Dr. Carien Coetzee
10 December 2020


The use of different and alternative fermentation vessels for the production of wine has become increasingly popular and fashionable in the wine industry. Examples of these types of vessels include the concrete egg and clay amphoras which have not been used in mainstream winemaking for several decades or even centuries1. Recent technological developments have led to the commercialisation of food-grade technical materials (such as plastics) with well-defined oxygen permeabilities which are also increasingly used in the winery environment.

The vessel in which juice is fermented will undoubtedly affect the composition of the wine. The extent to which the wine is affected by the container will mainly depend on the extractability of compounds from the container into the wine (for example oak-derived compounds), the absorption/adsorption of wine components by the container material (thereby sculpting the wine) and the ability of the container to exclude oxygen (either by minimising the headspace volume, the diffusion of oxygen molecules through the container material and/or ensuring efficient sealing). Other factors such as vessel shape and size can also indirectly impact the wine composition. For instance, the use of oval-shaped vessels supposedly encourages the formation of convection currents inside the liquid thereby promoting the movement of suspended solids and enhancing extraction.

A recent study titled,


“Chemical, physical, and sensory attributes of Sauvignon blanc wine fermented in different kinds of vessels” 1


investigated the effect of different fermentation vessels on a Sauvignon Blanc wine. Some of the main findings reported in this publication will be addressed in this blog post.


Materials and methods


Sauvignon blanc grapes were hand-harvested from the Leyda Valley in Chile. After processing, the juice was allowed to settle in a 50 000 L stainless-steel tank for 24 hours. The clear juice was racked and distributed into four different vessels (in triplicate):

  • Cylindrical stainless-steel tanks (150 L)
  • Oval polyethylene tanks (980 L)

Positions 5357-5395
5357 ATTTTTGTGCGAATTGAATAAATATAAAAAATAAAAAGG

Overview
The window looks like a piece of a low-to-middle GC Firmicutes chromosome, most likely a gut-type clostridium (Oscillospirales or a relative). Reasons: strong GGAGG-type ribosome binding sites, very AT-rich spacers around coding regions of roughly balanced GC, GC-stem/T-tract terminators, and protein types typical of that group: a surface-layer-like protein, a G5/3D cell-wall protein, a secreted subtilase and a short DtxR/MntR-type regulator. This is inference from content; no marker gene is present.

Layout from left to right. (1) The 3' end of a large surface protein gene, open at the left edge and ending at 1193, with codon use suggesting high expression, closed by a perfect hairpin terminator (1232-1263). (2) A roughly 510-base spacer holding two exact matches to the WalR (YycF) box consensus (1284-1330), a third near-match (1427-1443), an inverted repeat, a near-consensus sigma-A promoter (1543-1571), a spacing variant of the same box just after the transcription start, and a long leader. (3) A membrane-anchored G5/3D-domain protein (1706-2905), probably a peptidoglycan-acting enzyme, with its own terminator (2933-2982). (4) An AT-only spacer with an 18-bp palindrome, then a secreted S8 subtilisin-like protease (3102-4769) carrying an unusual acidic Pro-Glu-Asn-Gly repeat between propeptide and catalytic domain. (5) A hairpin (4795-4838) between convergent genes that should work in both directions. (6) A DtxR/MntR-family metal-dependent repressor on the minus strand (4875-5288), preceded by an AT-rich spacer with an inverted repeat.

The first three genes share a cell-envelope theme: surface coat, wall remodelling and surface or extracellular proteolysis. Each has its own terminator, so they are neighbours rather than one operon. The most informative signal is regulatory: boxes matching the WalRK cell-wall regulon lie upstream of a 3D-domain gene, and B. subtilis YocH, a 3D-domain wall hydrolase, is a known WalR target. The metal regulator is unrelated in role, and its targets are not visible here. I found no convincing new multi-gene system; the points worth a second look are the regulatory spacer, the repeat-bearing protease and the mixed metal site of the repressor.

• Oval concrete tanks (450 L)
  • Clay jars (225 L)

 The juice had a sugar content of 22.1°Brix, 6.75 g/L titratable acidity (TA), 0.38 g/L volatile acidity (VA), pH 3.4 and 174 mg/L yeast assimilable nitrogen. The juice was inoculated with a 50/50 ratio of VIN13 and VIN7, both from Anchor Oenology. The vessels were all placed in a temperature-controlled room at 18±1°C. After fermentation, the wines were removed from the vessel, SO2 added, stabilized and bottled. The bottled wines were kept at 16±1°C for six months after which chemical and sensory analyses were conducted.






All treatments completed fermentation successfully with a residual sugar of less than 2 g/L. The fermentation tempo was slower when fermentation took place in the stainless-steel tanks resulting in a five-day delay in completion. A slightly higher VA was measured in the wines fermented in the stainless-steel tanks compared to the two oval vessels. The lower availability of dissolved oxygen in the stainless-steel tanks compared to the other vessels could explain the difference in fermentation tempo and VA concentration, however, the oxygen content before fermentation was not measured. No significant differences were observed in the alcohol content of the finished wines.




The leaching of compounds, especially from vessels comprising of unsealed concrete and clay could affect the elemental composition of the wine. The results obtained from measuring the conductivity (the ability of the wine to pass an electric current) indicated that the wine fermented in the concrete tanks contained a higher concentration of dissolved salts and other inorganic chemicals (which conduct electrical current). Elemental analyses showed that the wine fermented in the concrete tanks contained the highest concentration of potassium, magnesium, iron, manganese and zinc. This confirms the leaching of concrete constituents into the wine matrix.